The College Minority
"The Power of Learning"

College Scholarships for Minorities


Guess What? Nearly Everyone’s a Minority

It’s likely that you fit into at least one of the growing minority scholarship categories—nearly everyone does, by some scholarship definition. We’ll prove it:

  1. African American
  2. Hispanic
  3. Native American
  4. Asian
  5. Female
  6. Multi-racial or multicultural
  7. Gay, Lesbian, Bisexual, and Transgendered (GLBT)

Have we left anyone out? Your strategy must be comprehensive. Neglect this category of scholarship programs and you lose out on a free money opportunity.

Have we left anyone out? Your strategy must be comprehensive. Neglect this category of scholarship programs and you lose out on a free money opportunity.

Every scholarship source offers minority scholarships

federal, state, professional organizations, private endowments, corporate donors, and colleges and universities. Why? Diversity, inclusion, and global marketplace.

You’ll find a bounty of scholarships extended to students studying in fields traditionally underrepresented by minorities: sciences, math, engineering, technical (called STEM or SMET subjects), as well as law, medicine, and business. These areas of study account for millions of dollars in scholarship money.

Hispanics and Blacks

Blacks and Hispanics comprise the largest minority groups in the U.S. Unfortunately many barriers to college remain in place. One of the best ways to encourage and support students challenged by adversity is by removing one of the biggest barriers: money. To these ends African American scholarships have grown. Some of the best sources for funding may be found in lucrative partnerships between minority organizations and rich corporate sponsors.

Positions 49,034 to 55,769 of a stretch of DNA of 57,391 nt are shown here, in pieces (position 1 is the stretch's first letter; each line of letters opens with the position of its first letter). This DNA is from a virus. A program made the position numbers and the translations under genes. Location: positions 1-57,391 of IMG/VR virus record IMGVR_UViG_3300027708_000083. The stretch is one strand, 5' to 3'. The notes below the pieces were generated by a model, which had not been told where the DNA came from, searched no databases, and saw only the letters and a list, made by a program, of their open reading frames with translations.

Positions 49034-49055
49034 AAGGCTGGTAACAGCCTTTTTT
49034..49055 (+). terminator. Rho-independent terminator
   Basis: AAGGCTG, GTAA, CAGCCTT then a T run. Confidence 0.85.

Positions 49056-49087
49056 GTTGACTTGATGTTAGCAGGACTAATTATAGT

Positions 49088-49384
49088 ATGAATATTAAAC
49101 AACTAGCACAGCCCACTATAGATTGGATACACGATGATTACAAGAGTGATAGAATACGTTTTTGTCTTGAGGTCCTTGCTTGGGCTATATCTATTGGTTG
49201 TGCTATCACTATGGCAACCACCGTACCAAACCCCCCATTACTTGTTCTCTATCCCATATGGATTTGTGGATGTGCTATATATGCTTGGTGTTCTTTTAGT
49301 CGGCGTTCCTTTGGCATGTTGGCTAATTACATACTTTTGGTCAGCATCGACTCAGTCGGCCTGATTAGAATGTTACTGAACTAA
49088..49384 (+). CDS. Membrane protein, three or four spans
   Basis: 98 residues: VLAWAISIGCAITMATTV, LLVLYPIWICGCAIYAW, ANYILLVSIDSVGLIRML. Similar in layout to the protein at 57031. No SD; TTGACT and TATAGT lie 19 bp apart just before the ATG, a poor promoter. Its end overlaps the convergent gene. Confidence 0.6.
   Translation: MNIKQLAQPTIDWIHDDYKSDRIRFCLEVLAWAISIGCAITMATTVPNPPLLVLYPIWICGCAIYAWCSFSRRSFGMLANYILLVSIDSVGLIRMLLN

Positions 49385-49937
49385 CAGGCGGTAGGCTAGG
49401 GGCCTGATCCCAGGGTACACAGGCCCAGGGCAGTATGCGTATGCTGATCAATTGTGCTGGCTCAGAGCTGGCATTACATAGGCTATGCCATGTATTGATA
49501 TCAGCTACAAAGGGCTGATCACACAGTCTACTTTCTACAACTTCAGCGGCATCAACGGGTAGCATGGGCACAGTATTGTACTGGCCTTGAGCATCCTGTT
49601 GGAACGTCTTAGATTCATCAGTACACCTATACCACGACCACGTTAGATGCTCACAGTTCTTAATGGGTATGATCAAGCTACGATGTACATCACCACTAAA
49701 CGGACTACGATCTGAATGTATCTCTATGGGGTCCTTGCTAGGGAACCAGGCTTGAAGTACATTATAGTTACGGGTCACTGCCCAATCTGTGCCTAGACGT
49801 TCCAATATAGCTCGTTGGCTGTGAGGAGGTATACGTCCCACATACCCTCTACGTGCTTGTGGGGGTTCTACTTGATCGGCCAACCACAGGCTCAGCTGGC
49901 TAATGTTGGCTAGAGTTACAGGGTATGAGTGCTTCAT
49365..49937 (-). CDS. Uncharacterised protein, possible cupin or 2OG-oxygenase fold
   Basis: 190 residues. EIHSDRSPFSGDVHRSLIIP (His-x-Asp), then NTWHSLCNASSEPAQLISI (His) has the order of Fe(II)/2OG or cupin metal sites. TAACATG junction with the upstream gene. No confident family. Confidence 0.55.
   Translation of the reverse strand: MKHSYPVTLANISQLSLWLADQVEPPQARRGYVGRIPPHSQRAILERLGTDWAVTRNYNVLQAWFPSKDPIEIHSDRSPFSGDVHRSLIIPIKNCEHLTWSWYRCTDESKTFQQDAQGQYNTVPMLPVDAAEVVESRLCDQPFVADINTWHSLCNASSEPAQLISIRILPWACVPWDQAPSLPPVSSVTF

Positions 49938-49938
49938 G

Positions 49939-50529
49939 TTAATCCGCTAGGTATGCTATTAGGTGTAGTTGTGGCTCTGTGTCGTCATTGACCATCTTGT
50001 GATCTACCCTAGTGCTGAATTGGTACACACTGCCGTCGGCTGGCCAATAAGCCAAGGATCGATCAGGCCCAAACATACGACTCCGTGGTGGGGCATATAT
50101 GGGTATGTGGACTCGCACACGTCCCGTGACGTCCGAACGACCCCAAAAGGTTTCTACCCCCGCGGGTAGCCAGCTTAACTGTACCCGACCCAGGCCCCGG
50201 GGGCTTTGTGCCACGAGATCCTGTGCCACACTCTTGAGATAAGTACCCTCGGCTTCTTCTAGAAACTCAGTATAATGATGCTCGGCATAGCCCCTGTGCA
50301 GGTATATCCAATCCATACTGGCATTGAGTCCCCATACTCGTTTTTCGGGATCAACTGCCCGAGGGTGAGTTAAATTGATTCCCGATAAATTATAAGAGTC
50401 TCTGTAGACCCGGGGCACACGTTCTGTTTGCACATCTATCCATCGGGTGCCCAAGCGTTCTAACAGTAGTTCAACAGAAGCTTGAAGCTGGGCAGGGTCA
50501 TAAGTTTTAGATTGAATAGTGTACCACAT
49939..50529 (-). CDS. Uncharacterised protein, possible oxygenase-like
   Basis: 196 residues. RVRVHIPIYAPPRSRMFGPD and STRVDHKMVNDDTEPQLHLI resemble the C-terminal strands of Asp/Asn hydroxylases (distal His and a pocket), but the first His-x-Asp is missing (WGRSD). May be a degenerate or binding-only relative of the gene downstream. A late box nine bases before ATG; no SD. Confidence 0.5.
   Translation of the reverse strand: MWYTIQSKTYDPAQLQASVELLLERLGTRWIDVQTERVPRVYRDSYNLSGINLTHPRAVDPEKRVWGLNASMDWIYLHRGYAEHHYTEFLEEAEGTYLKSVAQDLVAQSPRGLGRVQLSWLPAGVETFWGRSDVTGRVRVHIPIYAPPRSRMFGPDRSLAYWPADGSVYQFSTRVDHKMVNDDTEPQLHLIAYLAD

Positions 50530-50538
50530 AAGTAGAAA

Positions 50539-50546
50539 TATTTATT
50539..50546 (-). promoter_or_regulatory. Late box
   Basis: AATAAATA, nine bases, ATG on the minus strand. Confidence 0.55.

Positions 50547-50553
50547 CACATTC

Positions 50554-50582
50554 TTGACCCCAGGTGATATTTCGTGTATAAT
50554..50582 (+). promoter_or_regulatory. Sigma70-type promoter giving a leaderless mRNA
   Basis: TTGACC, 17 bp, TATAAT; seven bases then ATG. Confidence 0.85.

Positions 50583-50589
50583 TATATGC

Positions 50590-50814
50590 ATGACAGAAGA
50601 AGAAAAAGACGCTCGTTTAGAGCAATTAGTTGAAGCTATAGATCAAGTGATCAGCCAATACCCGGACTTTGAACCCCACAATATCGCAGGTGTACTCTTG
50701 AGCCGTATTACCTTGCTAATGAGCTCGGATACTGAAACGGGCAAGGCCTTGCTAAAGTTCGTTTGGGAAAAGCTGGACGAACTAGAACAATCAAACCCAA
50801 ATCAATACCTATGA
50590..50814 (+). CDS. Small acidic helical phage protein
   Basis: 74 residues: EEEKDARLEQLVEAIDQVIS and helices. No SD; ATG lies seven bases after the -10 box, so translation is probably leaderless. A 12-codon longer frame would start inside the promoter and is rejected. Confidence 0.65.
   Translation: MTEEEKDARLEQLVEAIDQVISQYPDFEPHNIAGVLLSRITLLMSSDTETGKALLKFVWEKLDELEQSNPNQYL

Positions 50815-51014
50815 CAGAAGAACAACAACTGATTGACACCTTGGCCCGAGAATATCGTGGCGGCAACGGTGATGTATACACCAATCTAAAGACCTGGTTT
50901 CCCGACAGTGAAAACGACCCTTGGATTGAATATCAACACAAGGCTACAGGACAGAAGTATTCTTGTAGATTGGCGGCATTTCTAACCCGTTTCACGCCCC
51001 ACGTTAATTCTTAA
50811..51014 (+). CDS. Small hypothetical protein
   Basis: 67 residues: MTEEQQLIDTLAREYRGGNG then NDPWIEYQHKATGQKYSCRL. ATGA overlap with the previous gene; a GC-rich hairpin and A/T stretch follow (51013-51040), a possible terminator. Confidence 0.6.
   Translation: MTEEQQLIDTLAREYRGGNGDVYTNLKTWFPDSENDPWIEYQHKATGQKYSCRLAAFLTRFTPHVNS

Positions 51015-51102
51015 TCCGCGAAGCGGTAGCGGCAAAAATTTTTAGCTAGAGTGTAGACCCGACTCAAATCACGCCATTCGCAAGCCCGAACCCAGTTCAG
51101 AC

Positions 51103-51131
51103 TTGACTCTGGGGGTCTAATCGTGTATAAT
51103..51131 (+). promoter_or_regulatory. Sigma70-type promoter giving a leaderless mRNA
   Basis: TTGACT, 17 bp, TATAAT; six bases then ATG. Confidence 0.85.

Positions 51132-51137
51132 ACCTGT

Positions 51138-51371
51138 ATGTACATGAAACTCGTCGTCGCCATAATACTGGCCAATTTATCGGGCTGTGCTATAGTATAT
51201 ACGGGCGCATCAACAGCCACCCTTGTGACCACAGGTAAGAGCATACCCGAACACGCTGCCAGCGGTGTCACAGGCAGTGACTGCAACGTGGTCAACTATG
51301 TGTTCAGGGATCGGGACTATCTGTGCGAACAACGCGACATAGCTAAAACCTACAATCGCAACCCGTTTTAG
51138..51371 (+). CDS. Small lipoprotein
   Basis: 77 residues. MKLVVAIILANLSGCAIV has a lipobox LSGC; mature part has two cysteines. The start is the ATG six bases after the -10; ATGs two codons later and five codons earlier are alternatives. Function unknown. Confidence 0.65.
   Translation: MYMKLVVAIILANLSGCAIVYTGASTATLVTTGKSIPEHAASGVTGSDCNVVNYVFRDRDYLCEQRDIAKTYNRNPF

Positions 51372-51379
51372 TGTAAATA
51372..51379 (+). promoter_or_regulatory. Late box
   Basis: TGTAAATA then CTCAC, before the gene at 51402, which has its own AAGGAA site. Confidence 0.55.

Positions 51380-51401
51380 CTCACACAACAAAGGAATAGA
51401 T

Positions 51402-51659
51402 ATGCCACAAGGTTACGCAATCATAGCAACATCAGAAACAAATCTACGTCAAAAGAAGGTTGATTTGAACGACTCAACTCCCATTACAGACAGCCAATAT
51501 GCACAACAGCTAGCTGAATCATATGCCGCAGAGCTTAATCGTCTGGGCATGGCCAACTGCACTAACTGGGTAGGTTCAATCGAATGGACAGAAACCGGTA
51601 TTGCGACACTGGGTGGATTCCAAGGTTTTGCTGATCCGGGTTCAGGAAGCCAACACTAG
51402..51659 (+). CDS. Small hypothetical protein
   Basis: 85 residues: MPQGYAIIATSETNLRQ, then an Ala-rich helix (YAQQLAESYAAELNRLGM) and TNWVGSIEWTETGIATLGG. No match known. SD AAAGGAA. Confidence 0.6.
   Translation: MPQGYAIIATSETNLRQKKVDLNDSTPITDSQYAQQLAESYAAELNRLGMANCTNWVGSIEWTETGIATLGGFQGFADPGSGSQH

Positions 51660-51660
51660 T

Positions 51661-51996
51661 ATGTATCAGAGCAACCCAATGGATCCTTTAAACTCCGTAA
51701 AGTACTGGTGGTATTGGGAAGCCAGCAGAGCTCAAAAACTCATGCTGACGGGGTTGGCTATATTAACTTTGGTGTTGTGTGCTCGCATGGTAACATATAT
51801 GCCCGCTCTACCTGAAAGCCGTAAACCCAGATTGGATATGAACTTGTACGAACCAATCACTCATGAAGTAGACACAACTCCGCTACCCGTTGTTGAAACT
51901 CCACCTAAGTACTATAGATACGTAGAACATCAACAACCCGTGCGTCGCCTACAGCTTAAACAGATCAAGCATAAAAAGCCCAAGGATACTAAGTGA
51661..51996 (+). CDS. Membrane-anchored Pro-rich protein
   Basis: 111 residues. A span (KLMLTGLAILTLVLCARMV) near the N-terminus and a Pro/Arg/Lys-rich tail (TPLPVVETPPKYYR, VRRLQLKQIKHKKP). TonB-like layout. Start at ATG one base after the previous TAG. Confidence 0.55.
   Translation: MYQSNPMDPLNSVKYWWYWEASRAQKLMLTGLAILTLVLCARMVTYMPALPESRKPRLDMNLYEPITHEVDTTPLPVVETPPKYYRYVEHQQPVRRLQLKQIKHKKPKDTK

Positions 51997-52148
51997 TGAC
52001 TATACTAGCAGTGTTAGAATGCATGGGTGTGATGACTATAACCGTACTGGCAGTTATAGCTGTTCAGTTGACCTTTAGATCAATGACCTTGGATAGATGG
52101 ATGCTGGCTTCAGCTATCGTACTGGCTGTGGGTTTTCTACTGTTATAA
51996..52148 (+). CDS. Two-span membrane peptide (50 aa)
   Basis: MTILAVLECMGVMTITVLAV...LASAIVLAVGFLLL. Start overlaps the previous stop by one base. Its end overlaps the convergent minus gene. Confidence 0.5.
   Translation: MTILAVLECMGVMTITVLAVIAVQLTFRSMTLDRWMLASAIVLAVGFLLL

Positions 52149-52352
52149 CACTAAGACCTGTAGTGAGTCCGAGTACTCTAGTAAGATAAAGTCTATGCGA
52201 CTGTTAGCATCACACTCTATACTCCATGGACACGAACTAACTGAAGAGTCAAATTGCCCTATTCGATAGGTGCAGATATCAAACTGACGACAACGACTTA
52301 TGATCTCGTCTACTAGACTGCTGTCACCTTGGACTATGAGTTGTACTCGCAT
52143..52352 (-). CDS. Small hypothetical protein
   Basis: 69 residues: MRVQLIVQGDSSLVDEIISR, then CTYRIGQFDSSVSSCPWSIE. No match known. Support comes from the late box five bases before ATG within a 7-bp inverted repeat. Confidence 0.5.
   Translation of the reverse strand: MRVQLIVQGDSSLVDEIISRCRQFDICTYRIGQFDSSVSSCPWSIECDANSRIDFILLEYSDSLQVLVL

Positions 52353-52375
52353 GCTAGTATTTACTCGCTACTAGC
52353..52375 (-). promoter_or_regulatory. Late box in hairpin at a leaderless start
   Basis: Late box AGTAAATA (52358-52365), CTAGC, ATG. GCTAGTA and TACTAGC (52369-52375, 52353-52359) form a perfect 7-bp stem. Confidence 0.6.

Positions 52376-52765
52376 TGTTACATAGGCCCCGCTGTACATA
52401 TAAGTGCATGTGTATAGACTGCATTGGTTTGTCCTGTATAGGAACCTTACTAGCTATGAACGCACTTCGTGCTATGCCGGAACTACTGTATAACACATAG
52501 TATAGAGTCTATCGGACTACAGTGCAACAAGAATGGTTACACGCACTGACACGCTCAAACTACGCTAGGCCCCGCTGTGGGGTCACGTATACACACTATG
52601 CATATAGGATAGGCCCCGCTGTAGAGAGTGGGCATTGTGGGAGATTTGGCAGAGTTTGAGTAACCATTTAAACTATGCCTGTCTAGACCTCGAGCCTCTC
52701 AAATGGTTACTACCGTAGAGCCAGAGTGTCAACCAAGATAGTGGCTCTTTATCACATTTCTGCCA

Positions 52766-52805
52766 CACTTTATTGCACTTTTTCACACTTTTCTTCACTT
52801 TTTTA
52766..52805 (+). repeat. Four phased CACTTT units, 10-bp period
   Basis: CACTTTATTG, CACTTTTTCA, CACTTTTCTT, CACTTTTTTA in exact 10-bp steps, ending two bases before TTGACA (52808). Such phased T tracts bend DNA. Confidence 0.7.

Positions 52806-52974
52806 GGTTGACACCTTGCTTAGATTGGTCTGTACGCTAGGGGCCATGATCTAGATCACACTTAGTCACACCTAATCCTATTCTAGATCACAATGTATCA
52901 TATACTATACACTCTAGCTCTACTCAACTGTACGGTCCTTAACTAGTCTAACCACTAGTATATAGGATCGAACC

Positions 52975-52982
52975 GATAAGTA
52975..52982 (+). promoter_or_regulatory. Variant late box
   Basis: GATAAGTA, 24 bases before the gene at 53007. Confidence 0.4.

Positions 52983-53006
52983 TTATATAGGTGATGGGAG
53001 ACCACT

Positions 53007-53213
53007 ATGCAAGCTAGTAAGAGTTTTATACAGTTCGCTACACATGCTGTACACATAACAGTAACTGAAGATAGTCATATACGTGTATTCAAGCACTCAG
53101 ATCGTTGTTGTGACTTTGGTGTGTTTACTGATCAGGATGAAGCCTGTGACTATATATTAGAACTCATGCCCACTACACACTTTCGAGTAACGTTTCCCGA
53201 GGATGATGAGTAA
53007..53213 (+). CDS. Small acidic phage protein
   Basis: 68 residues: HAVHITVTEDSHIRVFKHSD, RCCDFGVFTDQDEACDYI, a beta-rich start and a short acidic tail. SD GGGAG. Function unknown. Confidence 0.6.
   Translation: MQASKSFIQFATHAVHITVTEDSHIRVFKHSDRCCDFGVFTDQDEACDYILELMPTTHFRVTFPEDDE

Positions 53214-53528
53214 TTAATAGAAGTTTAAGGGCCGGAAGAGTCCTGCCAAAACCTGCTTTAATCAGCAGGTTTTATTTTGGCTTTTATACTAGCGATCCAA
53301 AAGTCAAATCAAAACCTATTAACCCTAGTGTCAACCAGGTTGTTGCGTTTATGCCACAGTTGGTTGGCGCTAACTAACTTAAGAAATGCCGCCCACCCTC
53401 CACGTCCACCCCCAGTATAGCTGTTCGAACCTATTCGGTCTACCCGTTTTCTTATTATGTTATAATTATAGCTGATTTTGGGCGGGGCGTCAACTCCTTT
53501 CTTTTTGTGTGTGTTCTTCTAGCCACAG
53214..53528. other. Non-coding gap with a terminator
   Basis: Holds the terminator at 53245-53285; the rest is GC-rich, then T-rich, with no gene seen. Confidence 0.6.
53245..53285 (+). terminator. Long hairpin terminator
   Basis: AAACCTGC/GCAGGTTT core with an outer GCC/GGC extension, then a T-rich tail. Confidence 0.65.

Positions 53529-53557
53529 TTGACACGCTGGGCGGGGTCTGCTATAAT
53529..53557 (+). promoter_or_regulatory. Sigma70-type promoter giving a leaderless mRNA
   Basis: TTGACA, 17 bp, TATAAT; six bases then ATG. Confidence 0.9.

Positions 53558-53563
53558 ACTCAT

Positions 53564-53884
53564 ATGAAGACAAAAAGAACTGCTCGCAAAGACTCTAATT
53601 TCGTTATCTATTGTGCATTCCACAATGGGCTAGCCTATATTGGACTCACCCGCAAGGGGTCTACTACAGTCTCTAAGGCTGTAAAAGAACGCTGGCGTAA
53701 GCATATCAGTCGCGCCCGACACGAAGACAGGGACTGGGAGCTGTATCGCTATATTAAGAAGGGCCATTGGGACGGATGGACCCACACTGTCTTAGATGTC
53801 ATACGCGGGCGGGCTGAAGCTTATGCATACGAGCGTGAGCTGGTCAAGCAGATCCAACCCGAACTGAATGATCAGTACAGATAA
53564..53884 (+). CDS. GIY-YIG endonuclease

Scholarship programs for Hispanic students aim to increase the number of young Latinos studying in subject areas most underrepresented by them, especially the sciences, engineering, math, and technology. We offer a realistic scholarship search strategy to get you off the ground quickly. There are literally millions of dollars in scholarships for African American and Hispanic students from colleges and universities, private organizations, and corporations, all committed to diversifying higher education, as well as the global marketplace.

Interracial Students

There is a provocative new trend in minority scholarships: the addition of award funds that seek to include students of mixed heritage, blended cultures, and those representative of the American Melting Pot. Keep your eyes peeled for free money with names like interracial scholarships, multi-cultural or multi-ethnic scholarships. If you think about it, not everyone is being included in other minority categories and the scholarships we’ve chosen prove it.

Asian Students

Asian Americans are a proportionately smaller, but growing minority population. Statistics show that this ethnic group attends college more than any other and stays in college once they are there. Asian students: improve your scholarship chances—check out the free money funds we’ve found. Excellent merit-based aid sources for Asian students include cultural organizations, your school of choice, and university departments such as Law and Journalism, or professional organizations. We guide you to relevant and realistic money opportunities.